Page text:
In the process of creating political worldviews, there are a variety of values we integrate and use as foundational. Liberty, equality, fraternity, and solidarity are commonly held political values in both the United States and Europe. But what might it look like for one to create a political worldview informed by uncertainty, not just as a reality of life to be accepted, but even as a central guiding principle in one’s politics?
In this episode of Damn the Absolute!, Jeffrey Howard talks with Daniel Wortel-London. Daniel is a historian of urban economics and political economy based in New York City. He received his Phd from NYU in 2020.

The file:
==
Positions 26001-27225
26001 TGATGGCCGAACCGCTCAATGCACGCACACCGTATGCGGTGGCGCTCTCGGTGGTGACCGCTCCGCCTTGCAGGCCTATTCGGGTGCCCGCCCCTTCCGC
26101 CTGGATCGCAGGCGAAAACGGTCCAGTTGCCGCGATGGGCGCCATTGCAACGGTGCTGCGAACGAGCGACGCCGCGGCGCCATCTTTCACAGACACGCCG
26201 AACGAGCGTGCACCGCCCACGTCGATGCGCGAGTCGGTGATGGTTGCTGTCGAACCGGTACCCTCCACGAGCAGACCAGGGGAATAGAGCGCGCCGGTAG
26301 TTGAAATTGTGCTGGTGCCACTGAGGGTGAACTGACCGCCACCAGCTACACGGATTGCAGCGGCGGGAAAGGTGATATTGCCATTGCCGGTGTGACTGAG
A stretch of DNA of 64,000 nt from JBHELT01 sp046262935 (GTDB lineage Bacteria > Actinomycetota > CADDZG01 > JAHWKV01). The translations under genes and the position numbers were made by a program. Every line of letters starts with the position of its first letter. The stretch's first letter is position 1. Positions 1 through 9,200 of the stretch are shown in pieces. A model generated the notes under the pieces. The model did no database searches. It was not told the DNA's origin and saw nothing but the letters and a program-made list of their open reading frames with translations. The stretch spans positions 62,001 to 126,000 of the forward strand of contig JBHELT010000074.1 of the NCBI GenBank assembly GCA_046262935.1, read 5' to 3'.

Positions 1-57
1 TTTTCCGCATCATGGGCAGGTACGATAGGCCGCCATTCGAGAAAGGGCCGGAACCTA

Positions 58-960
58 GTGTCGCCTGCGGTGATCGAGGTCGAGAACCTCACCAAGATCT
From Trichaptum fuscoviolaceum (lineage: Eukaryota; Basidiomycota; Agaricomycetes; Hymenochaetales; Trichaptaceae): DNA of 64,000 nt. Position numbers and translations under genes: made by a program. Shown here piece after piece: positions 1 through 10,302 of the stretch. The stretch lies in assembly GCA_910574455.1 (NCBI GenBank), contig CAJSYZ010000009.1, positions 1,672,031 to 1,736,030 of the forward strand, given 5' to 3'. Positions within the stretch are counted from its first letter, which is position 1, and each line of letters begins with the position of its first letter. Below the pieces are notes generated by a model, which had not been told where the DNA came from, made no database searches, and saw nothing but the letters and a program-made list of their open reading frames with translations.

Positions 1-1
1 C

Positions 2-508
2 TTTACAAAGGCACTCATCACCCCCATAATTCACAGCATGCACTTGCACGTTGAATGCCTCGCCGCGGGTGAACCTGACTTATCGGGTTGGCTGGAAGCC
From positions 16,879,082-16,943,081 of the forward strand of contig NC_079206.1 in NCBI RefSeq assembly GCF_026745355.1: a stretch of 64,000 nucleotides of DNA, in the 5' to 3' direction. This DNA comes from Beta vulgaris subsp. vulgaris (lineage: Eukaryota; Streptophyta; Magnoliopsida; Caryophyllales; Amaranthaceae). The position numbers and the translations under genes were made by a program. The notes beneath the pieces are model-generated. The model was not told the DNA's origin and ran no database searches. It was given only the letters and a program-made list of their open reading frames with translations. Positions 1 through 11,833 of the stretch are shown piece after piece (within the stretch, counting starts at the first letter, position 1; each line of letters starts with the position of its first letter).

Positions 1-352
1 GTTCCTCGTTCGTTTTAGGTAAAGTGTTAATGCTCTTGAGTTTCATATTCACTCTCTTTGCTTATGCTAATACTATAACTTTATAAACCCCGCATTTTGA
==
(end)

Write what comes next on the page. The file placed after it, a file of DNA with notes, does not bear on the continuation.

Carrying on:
Together they examine how a cadre of thinkers around the turn of the twentieth century, including the pragmatist philosopher John Dewey, created a political, ethical, and philosophical framework with uncertainty at its center.
They consider the benefits and dangers of a politics of uncertainty and what we can do to engage with uncertainty in an intelligent and non-dogmatic way. Their discussion also includes forays into land value taxes, social democratic policies, and progressive politics.
“Essential vs. Accidental Properties” from The Stanford Encyclopedia of Philosophy (2016)
The Public and Its Problems by John Dewey (1954)
“Twilight of Idols” by Randolph Bourne (1917)
Uncertain Victory: Social Democracy and Progressivism in European and American Thought, 1870-1920 by James T. Kloppenberg (1986)
The Promise of Pragmatism: Modernism and the Crisis of Knowledge and Authority by John Patrick Diggins (1994)
“A Land Value Tax Fosters Stronger Communities” by Matthew Downhour (2020)
Pragmatism: A New Name for Some Old Ways of Thinking by William James (1907)
“The Uses of Anger” by Audre Lorde (1981)
“The Uses of Binary Thinking” by Peter Elbow (1993)